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Pfizer and Lilly restart tanezumab pain trials

FDAlifts clinical block on late-stage studies of the novel painkiller

Eli Lilly HQ

The FDA has lifted a block on clinical trials of Eli Lilly and Pfizer's novel painkiller tanezumab, clearing the way for phase III trials to resume.

Tanezumab blocks nerve growth factor (NGF) and if approved would represent the first entirely new class of pain drugs in more than a decade.

The US regulator has placed two separate clinical holds on the project in the last five years. In 2010 the FDA introduced a block on concerns about a rare side effect called osteonecrosis - which was subsequently relaxed - only for another to be imposed in 2012 after the entire class of NGF inhibitors came under scrutiny for peripheral nervous system side effects.

The FDA has now removed the clinical hold after a review of "nonclinical data characterising the sympathetic nervous system response to tanezumab" which was submitted to the agency last month, according to a joint statement from Pfizer and Lilly.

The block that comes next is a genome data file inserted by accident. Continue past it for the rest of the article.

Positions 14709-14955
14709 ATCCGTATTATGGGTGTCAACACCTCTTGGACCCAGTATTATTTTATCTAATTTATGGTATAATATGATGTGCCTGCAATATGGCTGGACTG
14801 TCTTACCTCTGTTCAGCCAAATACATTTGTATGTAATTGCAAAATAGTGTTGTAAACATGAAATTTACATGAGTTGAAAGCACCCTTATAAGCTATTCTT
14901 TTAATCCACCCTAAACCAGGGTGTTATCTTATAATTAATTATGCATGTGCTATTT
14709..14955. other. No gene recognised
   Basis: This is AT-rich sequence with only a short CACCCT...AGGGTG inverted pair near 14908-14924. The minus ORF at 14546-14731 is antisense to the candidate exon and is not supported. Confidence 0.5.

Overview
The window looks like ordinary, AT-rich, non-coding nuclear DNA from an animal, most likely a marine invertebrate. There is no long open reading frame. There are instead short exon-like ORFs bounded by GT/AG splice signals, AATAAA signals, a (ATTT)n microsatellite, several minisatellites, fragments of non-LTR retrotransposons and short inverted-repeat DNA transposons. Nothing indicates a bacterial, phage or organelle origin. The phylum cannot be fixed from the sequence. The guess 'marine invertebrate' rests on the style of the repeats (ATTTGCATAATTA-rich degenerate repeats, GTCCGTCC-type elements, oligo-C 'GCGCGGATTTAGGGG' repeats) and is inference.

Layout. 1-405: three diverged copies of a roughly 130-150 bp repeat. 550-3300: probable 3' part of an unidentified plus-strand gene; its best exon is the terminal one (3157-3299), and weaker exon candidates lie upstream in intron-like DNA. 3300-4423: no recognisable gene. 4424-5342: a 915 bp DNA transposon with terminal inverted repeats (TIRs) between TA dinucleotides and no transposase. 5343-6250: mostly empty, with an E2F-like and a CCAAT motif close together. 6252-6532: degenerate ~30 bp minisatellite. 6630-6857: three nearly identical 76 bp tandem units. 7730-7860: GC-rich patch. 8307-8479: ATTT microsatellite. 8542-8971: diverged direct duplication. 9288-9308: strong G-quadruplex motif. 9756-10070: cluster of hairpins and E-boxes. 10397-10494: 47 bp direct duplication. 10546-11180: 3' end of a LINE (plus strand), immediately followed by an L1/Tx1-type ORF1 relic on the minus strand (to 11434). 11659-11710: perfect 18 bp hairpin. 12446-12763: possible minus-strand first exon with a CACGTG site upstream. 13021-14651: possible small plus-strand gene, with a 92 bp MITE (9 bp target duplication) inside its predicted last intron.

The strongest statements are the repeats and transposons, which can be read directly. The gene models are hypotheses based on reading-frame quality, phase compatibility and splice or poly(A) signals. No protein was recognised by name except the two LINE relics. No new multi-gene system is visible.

They added that prior clinical studies involving more than 11,000 patients have shown that tanezumab is associated with clinically meaningful efficacy compared to placebo and other commonly used pain medicines.

Lilly licensed co-development rights to tanezumab from Pfizer in 2013, banking on the rehabilitation of the NGF inhibitor class, which at the time also included clinical candidates such as Johnson & Johnson's fulranumab and Regeneron/Sanofi's fasinumab, among others.

J&J and Regeneron have previously indicated they intend to move their antibodies into pivotal trials once the latest clinical hold was lifted, and both companies have submitted supportive data to the FDA to achieve that.

The Lilly agreement was worth up to $1.8bn to Pfizer - including as well as $350m in regulatory milestones and $1.23b in sales milestones - reflecting the optimism at the time that HGF inhibitors could eventually become a $10bn-plus product category with applications across many different chronic pain indications.

Pfizer is in line to receive an upfront payment of $200m from Lilly thanks to the removal of the clinical hold.

Sales expectations for the class have been scaled back in recent years, however, with analysts at Cowen & Co predicting sales of $100m for tanezumab in 2020, with additional upside if it can secure approval in multiple chronic pain indications.

Article by
Phil Taylor

24th March 2015

From: Research

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